The Indian Legal Clinic successfully and safely completed two in-person Indian Wills Clinics with Quechan Indian Tribe and Pechanga Band of Luiseño Indians. Under the direction of Professor Helen Burtis (’07), 3L student attorneys Jacob Broussard, Liliana Elliot, Lindsay Ficklin, Zaine Ristau and Dwight Witherspoon drafted estate planning documents that are designed to provide allotment owners with wills that conform to the provisions of American Indian Probate Reform Act. The past few years have highlighted the need for elders especially to execute Indian wills.
In September, the clinic executed 14 wills for members of the Quechan Indian Tribe near Yuma, Arizona. In October, the clinic executed 16 wills for members of the Pechanga Band of Luiseño Indians in Temecula, California.
Students appreciated the hands-on experience with Native American clients, especially being able to interact with clients in person again, albeit with safety precautions. “I find doing the Wills Clinic really rewarding,” said Elliott. “I learned a lot that I think will be helpful as a future Indian Law attorney.”
Witherspoon added, “I appreciate working with Native American clients and assisting them with their allotments that pertain specifically to Native American clients in addressing their estate planning needs.”
We appreciate the tribes for their generous hospitality and hosting the Indian Wills Clinic at their facilities. The clinic is planning additional Indian Wills Clinics for next semester.
This year, 26 ILP students spent their fall break in Washington, D.C. for the “Federal Advocacy for the Tribal Client” traveling class. The class offers practical application of the government-to-government relationship, which was led by ASU Law’s Indian Gaming and Tribal Self-Governance Director Derrick Beetso (’10).
With the support and commitment from ASU Law and ILP alumni, and other innovative professionals volunteering their time, the students gained a valuable learning experience. The volunteers included Saba Bazzazieh (’08), Allison Binney (’00), Tana Fitzpatrick (’08), Charlie Galbraith (’06), Brian Gunn, Sam Hirsch, Krystalyn Kinsel (’15), Matthew Murdock (’13), Sarah Murray, Breann Swann Nu’uhiwa (LLM ’09), Rebecca Ross (’10), Stephanie Sfiridis (’16), Ryan Smith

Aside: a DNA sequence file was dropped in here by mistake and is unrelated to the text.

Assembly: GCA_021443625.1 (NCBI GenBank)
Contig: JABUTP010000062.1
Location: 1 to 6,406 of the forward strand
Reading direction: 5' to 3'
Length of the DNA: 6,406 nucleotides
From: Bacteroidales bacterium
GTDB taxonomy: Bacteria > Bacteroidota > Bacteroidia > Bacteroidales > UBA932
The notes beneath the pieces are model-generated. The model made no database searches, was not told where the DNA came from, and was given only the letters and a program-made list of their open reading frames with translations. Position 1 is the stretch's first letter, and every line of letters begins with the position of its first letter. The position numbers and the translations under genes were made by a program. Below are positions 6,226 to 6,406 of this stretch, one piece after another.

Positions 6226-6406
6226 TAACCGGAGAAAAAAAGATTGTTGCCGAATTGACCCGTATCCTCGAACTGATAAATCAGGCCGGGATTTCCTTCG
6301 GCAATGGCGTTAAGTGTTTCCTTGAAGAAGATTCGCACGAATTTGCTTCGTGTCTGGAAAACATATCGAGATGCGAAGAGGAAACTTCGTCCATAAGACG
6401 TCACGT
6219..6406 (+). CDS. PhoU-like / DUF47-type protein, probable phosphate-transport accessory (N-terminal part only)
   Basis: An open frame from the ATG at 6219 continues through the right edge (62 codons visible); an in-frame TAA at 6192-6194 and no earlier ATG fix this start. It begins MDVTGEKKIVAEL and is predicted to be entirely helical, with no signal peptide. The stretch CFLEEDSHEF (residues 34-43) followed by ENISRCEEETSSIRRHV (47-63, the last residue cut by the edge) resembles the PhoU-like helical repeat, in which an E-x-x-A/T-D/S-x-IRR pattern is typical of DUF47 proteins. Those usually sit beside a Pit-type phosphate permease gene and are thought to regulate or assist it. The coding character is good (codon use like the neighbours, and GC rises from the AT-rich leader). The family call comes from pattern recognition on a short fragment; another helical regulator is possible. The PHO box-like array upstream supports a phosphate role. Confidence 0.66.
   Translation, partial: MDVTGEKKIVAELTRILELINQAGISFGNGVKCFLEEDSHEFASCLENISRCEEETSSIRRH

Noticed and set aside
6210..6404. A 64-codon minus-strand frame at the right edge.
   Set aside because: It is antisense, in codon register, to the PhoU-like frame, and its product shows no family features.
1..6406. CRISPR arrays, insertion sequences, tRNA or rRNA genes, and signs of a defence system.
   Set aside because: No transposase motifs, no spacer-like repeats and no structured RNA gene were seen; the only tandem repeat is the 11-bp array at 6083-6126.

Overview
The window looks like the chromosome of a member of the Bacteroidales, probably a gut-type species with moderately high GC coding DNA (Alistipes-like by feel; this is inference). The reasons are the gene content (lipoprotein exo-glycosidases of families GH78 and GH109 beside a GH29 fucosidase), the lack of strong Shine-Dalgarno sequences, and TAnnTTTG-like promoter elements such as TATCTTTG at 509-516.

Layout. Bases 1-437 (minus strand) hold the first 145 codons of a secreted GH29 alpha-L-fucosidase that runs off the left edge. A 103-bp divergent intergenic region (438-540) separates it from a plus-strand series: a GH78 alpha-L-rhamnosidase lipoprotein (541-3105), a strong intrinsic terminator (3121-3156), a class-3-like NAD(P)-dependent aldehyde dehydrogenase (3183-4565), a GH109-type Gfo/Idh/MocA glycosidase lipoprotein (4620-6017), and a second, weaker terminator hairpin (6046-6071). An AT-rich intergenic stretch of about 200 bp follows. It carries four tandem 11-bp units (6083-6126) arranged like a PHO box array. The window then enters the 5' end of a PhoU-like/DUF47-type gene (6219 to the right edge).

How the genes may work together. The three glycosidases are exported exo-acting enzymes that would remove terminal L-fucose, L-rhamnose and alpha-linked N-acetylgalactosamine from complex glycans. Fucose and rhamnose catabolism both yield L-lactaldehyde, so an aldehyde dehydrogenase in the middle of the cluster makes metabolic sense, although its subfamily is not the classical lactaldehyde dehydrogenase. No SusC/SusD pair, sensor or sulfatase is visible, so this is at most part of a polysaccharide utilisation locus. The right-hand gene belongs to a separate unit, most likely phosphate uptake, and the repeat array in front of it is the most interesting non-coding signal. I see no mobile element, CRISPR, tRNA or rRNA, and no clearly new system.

(’98), Joel West Williams, Rani Williams (’18), the Office of Tribal Justice at the Department of Justice, the Office of Regulatory Affairs at the Department of the Interior, the Office of the Assistant Secretary-Indian Affairs, the House Subcommittee for Indigenous Peoples, and the Senate Committee on Indian Affairs.
In addition to participating in the class, students met with ILP partners and supportive law professionals. On Oct. 13, students, alumni, faculty and friends joined together at the Arizona State University Barrett and O’Connor Center for our D.C. Mixer. Thank you to everyone who was able to attend!
“The course could potentially open so many doors to exciting new possibilities,” said MLS Richard Picard. “While no one could ever replace Professors Ann Marie Bledsoe Downes and Larry Roberts, Professor Beetso is a wonderful addition to the ASU team as his dedication and excitement for the future of Indian Country truly reverberates through his instruction.”
For additional photos and student testimonials, take a look at our social media posts that include 3L Hilary Edwards and 2L Michael LaValley.
We appreciate the following firms for taking time to talk with our students and hosting meals: Brownstein Hyatt Farber Schreck, Powers Pyles Sutter & Verville PC; Hobbs Straus Dean & Walker, LLP; Rosette, LLP; Jenner & Block; Sonosky, Chambers, Sachse, Endreson & Perry, LLP; and Akin Gump Strauss Hauer & Feld LLP.
The Attorney position represents the Yavapai-Apache Nation on a wide range of legal issues including drafting of codes and policies, negotiation and review of contracts and other agreements, advising the Tribal Council and its departments and entities, and representing the Nation before the Tribal Courts of the Nation and other tribal, federal, and state courts and administrative tribunals under the direction of the Attorney General.
See full job description.
How to apply: Please submit your resume and application to:
Yavapai-Apache Nation / Human Resources
2400 W. Datsi / Camp Verde, AZ 86322
P: 928-567-1062 / Fax: 928-567-1064
Or email to email@example.com or firstname.lastname@example.org
Applications can be located at: www.yavapai-apache.org